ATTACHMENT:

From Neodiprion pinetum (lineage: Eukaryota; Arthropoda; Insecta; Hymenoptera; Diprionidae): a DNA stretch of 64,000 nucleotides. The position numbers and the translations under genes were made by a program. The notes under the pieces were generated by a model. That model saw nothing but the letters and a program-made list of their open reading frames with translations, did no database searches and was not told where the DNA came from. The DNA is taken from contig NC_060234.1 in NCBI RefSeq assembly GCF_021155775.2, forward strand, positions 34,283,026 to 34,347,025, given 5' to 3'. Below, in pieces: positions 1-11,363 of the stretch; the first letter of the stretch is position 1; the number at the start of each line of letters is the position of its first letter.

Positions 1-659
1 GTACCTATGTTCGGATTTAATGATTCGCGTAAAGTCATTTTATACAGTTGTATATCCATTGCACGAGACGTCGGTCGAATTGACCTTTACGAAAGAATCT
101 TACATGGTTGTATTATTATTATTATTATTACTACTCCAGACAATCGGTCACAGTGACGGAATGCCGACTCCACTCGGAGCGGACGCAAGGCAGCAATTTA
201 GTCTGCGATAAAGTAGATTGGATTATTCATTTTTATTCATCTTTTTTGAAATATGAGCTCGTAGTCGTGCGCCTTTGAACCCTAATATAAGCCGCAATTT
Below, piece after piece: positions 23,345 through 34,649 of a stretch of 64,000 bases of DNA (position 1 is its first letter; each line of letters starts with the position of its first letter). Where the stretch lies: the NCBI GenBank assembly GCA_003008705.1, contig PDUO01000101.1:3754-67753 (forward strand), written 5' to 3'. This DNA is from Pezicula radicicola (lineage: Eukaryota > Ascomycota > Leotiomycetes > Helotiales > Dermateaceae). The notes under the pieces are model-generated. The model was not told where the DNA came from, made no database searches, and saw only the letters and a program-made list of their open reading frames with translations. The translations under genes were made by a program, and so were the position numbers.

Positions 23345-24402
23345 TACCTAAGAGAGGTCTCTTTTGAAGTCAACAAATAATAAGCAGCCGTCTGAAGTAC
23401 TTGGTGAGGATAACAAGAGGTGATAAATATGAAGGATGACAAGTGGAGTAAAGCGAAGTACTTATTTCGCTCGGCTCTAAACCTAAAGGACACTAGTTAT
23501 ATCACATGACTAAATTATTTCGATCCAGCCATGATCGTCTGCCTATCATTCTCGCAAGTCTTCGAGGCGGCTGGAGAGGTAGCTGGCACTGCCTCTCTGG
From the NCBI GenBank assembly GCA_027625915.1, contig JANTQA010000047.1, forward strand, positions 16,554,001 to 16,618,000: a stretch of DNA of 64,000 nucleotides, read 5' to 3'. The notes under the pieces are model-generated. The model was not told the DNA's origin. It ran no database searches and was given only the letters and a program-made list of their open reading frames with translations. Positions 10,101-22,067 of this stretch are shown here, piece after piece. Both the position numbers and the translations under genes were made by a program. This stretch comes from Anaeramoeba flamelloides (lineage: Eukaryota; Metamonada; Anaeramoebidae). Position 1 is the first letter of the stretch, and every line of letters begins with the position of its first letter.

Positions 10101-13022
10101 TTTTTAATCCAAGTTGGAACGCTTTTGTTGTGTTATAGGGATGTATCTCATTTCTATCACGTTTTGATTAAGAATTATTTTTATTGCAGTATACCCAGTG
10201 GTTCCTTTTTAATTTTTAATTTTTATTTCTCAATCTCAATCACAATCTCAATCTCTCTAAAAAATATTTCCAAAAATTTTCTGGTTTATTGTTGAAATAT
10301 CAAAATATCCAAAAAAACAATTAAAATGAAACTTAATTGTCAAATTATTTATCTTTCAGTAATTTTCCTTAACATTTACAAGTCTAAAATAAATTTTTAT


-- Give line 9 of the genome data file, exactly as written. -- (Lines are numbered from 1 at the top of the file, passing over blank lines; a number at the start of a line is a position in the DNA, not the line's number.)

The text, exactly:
23401 TTGGTGAGGATAACAAGAGGTGATAAATATGAAGGATGACAAGTGGAGTAAAGCGAAGTACTTATTTCGCTCGGCTCTAAACCTAAAGGACACTAGTTAT